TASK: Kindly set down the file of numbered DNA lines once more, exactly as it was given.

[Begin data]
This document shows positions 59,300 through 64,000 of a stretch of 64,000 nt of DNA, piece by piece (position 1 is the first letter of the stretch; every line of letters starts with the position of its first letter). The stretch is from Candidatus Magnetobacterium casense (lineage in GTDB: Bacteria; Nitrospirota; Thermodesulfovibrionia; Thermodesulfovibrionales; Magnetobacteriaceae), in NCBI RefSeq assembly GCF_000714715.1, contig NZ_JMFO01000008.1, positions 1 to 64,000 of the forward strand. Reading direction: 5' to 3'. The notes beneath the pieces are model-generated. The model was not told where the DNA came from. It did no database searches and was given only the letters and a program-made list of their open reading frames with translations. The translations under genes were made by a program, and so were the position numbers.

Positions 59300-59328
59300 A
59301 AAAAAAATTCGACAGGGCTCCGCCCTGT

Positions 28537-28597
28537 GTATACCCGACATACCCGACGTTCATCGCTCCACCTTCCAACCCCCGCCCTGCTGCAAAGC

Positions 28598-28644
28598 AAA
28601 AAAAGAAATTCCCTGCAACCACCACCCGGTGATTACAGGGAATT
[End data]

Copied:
This document shows positions 59,300 through 64,000 of a stretch of 64,000 nt of DNA, piece by piece (position 1 is the first letter of the stretch; every line of letters starts with the position of its first letter). The stretch is from Candidatus Magnetobacterium casense (lineage in GTDB: Bacteria; Nitrospirota; Thermodesulfovibrionia; Thermodesulfovibrionales; Magnetobacteriaceae), in NCBI RefSeq assembly GCF_000714715.1, contig NZ_JMFO01000008.1, positions 1 to 64,000 of the forward strand. Reading direction: 5' to 3'. The notes beneath the pieces are model-generated. The model was not told where the DNA came from. It did no database searches and was given only the letters and a program-made list of their open reading frames with translations. The translations under genes were made by a program, and so were the position numbers.

Positions 59300-59328
59300 A
59301 AAAAAAATTCGACAGGGCTCCGCCCTGT

Positions 28537-28597
28537 GTATACCCGACATACCCGACGTTCATCGCTCCACCTTCCAACCCCCGCCCTGCTGCAAAGC

Positions 28598-28644
28598 AAA
28601 AAAAGAAATTCCCTGCAACCACCACCCGGTGATTACAGGGAATT